Department of Agriculture, Land Reform and Rural Development
Control measures relating to foot and mouth disease (FMD) in certain areas have been repealed.
The agriculture, land reform and rural development department published notification of the repeal in Government Gazette 43027.
The control measures were imposed at the beginning of December 2019 in terms of the Animal Diseases Act.
They were designed to prevent the spreading of foot and mouth disease through gatherings of live cloven-hoofed animals such as auctions, shows, speculators or any other activities.
A prohibition on the live auction of cloven-hoofed animals in certain areas was imposed.
However, animals could remain at a single place for at least 28 days before being transferred to other pieces of land or property.
In a statement, the agriculture, land reform and rural development minister, Thoko Didiza, declared that auctions will now only take place under stringent conditions.
All livestock agents must also be registered with the Agricultural Produce Agents Council (APAC).
The minister further “emphasised that agents already registered with APAC and compliant to the Rules in respect of livestock agents as published in Government Gazette 41473 Board Notice 28 of 2018 may proceed with auctions.”
The minister confirmed that all APAC certificates issued prior to 2 March 2018 have lapsed and need to be renewed on or before 30 March 2020.
According to the minister, the outbreak of FMD in the free zone cannot yet be declared as over although it appears that the initial spread of the disease has been successfully contained.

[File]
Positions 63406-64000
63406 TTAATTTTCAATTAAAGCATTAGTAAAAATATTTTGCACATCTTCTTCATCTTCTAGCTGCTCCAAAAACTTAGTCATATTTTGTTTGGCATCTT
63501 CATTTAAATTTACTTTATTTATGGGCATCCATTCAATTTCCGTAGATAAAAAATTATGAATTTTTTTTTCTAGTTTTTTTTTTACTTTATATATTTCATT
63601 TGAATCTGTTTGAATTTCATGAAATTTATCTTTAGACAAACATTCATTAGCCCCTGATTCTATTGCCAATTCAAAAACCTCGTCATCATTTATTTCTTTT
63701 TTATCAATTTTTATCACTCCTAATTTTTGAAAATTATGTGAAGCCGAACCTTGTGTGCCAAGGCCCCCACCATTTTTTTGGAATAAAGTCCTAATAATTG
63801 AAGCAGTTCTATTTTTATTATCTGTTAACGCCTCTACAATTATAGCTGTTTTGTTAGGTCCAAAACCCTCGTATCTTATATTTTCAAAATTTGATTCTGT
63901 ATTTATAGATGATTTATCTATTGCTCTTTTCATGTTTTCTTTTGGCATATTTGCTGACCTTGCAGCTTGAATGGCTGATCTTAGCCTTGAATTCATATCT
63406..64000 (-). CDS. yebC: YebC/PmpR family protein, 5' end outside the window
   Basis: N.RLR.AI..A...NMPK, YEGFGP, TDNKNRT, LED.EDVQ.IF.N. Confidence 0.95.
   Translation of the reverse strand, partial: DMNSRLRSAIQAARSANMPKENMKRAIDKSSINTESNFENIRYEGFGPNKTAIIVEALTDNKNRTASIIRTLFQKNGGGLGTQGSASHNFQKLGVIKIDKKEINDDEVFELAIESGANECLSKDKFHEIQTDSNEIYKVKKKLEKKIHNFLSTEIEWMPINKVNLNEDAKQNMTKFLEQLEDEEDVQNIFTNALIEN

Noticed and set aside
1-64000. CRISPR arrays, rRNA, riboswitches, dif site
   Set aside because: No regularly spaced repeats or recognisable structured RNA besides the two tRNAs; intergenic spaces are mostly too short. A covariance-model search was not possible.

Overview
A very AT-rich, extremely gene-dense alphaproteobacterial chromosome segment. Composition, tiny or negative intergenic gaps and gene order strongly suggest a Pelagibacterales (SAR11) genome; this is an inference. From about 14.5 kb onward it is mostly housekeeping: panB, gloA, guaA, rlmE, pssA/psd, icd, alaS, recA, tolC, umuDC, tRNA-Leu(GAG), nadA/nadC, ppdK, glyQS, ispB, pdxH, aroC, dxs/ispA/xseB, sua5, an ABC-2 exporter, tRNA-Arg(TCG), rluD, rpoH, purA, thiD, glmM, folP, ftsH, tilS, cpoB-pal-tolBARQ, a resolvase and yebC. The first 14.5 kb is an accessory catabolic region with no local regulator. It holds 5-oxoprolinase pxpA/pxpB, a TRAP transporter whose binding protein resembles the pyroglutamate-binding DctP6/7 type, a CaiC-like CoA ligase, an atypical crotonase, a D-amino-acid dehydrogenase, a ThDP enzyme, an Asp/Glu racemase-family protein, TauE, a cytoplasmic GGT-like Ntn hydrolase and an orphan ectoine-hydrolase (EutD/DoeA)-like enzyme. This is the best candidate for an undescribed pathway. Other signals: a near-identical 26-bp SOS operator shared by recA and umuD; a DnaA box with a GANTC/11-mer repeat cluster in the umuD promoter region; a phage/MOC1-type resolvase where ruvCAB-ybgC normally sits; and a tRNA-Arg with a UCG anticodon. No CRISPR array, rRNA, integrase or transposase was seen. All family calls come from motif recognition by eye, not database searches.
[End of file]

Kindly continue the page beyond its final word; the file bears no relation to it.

“The work on the Livestock Identification and Traceability System (LITS-SA) is at an advanced stage and the implementation of this system is inevitable for better management of diseases in the country.”
In a separate matter, the portfolio committee on agriculture, land reform and rural development has, in a statement, welcomed the emphasis in the recent State of the Nation Address on the potential of the agriculture sector for economic growth.
According to the committee chairperson, Zwelivelile Mandela, it is vital that the key recommendations of the Presidential Advisory Panel on Land Reform and Agriculture are implemented without delay.
The chairperson also called for the completion of the parliamentary process to amend Section 25 of the Constitution to allow for expropriation of land without compensation as a delay will be “at our own peril, and at the cost of economic loss, social pressure and growing unrest”.
Also welcomed were steps to regulate use of hemp and cannabis products, new agricultural markets flowing from the African Continental Free Trade Area Agreement and progress made with sector master plans for the poultry and sugar industries.